2003 AIME II Problems/Problem 9


Consider the polynomials $P(x) = x^{6} - x^{5} - x^{3} - x^{2} - x$ and $Q(x) = x^{4} - x^{3} - x^{2} - 1.$ Given that $z_{1},z_{2},z_{3},$ and $z_{4}$ are the roots of $Q(x) = 0,$ find $P(z_{1}) + P(z_{2}) + P(z_{3}) + P(z_{4}).$


When we use long division to divide $P(x)$ by $Q(x)$, the remainder is $x^2-x+1$.

So, since $z_1$ is a root, $P(z_1)=(z_1)^2-z_1+1$.

Now this also follows for all roots of $Q(x)$ Now \[P(z_2)+P(z_1)+P(z_3)+P(z_4)=z_1^2-z_1+1+z_2^2-z_2+1+z_3^2-z_3+1+z_4^2-z_4+1\]

Now by Vieta's we know that $-z_4-z_3-z_2-z_1=-1$, so by Newton's Sums we can find $z_1^2+z_2^2+z_3^2+z_4^2$





So finally $P(z_2)+P(z_1)+P(z_3)+P(z_4)=3+4-1=\boxed{006}.$

Solution 2

Let $S_k=z_1^k+z_2^k+z_3^k+z_4^k$ then by Vieta's Formula we have \[S_{-1}=\frac{z_1z_2z_3+z_1z_3z_4+z_1z_2z_4+z_1z_2z_3}{z_1z_2z_3z_4}=0\] \[S_0=4\] \[S_1=1\] \[S_2=3\] By Newton's Sums we have \[a_4S_k+a_3S_{k-1}+a_2S_{k-2}+a_1S_{k-1}+a_0S_{k-4}=0\]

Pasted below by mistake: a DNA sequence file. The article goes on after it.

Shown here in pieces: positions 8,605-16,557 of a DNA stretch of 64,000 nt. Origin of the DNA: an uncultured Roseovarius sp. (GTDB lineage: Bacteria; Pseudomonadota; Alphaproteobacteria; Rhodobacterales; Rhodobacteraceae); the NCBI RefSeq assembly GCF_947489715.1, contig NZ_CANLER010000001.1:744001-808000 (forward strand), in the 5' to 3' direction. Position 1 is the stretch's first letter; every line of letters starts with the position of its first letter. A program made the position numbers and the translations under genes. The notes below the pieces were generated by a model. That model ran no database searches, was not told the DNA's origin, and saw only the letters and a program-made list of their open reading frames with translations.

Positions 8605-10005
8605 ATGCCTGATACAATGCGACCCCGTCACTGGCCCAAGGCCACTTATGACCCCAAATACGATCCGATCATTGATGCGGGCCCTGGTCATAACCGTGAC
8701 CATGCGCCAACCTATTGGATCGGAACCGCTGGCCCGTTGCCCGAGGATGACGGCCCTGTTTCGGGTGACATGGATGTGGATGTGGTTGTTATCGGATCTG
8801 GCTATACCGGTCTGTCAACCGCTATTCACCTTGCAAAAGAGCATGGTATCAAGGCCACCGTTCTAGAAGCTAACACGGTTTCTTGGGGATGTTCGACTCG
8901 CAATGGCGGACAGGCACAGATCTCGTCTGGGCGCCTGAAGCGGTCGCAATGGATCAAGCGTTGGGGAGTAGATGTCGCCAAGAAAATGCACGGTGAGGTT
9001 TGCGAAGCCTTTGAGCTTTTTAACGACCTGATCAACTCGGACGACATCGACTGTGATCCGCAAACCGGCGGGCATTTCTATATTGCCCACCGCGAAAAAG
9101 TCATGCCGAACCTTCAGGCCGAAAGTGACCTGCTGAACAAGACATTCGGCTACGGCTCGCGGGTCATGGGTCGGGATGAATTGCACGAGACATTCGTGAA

Applying the formula couples of times yields $P(z_1)+P(z_2)+P(z_3)+P(z_4)=S_6-S_5-S_3-S_2-S_1=\boxed{6}$.

~ Nafer

Solution 3

$P(x) = x^{2}Q(x)+x^{4}-x^{3}-x.$

So we just have to find: $\sum_{n=1}^{4} z^{4}_n - \sum_{n=1}^{4} z^{3}_n - \sum_{n=1}^{4} z_n$.

And by Newton's Sums this computes to: $11-4-1 = \boxed{006}$.

~ LuisFonseca123

Solution 4

If we scale $Q(x)$ by $x^2$, we get $x^6-x^5-x^4-x^2$. In order to get to $P(x)$, we add $x^4-x^3-x$. Therefore, our answer is $\sum_{n=1}^{4} z^4_n-z^3_n-z_n$. However, rearranging $Q(z_n) = 0$, makes our final answer $\sum_{n=1}^{4} z^2_n-z_n+1$. The sum of the squares of the roots is $1^2-2(-1) = 3$ and the sum of the roots is $1$. Adding 4 to our sum, we get $3-1+4 = \boxed{006}$.

~ Vedoral

Video Solution by Sal Khan

https://www.youtube.com/watch?v=ZSESJ8TeGSI&list=PLSQl0a2vh4HCtW1EiNlfW_YoNAA38D0l4&index=14 - AMBRIGGS



See also

2003 AIME II (ProblemsAnswer KeyResources)
Preceded by
Problem 8
Followed by
Problem 10
1 2 3 4 5 6 7 8 9 10 11 12 13 14 15
All AIME Problems and Solutions

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